- In due course, this Centre can become the mother of many more centres in India and abroad, all of which can be, at some stage, coordinated into an International Hindu Centre.
- Utmost care should be taken to see that the whole effort in developing this scholarship is thought-oriented and not status-oriented, which means that
i. scholars who have the Hindu perspective as also the courage to present it publicly should be cultivated and honoured;
ii. scholars who have the Hindu perspective but not the courage to present it publicly in the prevailing atmosphere should be given every support so that they come out into the open;
iii. scholars who have status in the present set-up but not the Hindu perspective should be ignored or at least not provided with an additional platform;
iv. scholars who play the tune for whoever pays them should be scrupulously avoided.
The Hindu perspective relating to different problems and fields of scholarship can be evolved by a committee of religious and socio-cultural leaders and scholars who have given thought to the current situation.
Another committees of men of means and influence should be formed to raise the necessary resources.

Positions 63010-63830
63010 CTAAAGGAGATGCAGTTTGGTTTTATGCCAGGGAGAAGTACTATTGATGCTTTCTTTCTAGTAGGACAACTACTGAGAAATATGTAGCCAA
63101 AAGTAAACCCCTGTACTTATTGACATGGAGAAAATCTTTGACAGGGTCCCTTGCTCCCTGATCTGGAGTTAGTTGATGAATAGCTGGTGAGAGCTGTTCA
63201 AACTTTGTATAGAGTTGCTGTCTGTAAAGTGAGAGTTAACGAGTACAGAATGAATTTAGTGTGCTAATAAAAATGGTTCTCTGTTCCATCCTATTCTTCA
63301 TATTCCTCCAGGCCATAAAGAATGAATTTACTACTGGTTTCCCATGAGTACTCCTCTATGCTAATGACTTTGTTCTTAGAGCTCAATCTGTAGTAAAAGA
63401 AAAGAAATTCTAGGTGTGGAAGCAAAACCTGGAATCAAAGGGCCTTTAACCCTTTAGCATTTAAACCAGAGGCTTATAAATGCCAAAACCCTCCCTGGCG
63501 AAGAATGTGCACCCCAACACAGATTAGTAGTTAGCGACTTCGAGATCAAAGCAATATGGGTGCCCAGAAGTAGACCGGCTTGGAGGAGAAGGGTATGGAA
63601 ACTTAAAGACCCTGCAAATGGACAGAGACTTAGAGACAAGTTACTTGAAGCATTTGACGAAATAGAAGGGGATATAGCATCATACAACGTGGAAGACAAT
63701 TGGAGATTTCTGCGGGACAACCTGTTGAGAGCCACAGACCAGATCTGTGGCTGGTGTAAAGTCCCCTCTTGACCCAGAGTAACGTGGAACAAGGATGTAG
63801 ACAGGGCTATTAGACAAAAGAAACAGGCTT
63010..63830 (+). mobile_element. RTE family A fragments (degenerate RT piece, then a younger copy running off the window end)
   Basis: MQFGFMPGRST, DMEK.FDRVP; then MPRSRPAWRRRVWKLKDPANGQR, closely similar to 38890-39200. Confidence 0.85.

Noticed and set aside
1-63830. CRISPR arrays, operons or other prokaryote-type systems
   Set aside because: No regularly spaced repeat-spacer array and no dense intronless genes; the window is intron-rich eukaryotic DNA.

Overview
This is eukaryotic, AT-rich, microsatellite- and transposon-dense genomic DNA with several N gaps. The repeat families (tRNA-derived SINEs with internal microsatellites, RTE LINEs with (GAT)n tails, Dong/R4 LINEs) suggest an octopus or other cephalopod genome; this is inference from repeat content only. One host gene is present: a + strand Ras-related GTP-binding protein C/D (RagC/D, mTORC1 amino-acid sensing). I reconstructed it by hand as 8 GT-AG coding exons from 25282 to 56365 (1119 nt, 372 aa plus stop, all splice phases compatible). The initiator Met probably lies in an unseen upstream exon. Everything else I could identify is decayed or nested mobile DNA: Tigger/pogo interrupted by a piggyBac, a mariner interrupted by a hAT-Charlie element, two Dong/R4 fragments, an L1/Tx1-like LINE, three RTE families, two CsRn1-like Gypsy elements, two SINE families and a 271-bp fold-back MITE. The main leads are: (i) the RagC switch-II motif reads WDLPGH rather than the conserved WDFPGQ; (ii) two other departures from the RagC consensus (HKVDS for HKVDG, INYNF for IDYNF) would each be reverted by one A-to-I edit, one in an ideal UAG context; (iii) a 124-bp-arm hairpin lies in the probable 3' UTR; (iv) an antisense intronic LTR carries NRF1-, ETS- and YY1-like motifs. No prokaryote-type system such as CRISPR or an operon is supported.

This was written at the behest of Shri K.S. Sudarshan of the RSS to serve as the working paper of a series of seminars at different places in the country. The first seminar was held at the Deen Dayal Research Institute, New Delhi, in 1983 and was attended by several bigwigs of the RSS as well as the VHP. The writer of the working paper had also been invited. But when he saw the working paper that was distributed to the participants, he found that it was not the paper he had written but its ‘summary’ distilled by some Sangh scribe. The logic, language and spirit of the original paper had been more or less completely knocked out. (The Sangh Parivar never touches anything which does not originate from within it, or unless it has been messed up by one of its members. No Hindu outside the Sangh Parivar carries any credit with the Parivar unless the person has status either in terms of wealth or in the eyes of the secularist establishment.) The discussion that followed was a free for all, the underlying refrain being that the Sangh ‘knows it all, has always known it, and can and will solve all problems in due course’. The only substantial contribution was made by an RSS lawyer hailing from Anantnag in Kashmir. ‘I have studied Islam in depth,’ he said, ‘and found it to be a great religion. I cannot understand anyone placing Islam in the dock.’ Ironically enough this defender of Islam was literally the first to be shot dead when the ethnic cleansing started in the Valley in the winter of 1989. The V.P. Singh Government with I.K. Gujral as its Minister of External Affairs, provided the opportunity the Islamic terrorists were waiting for.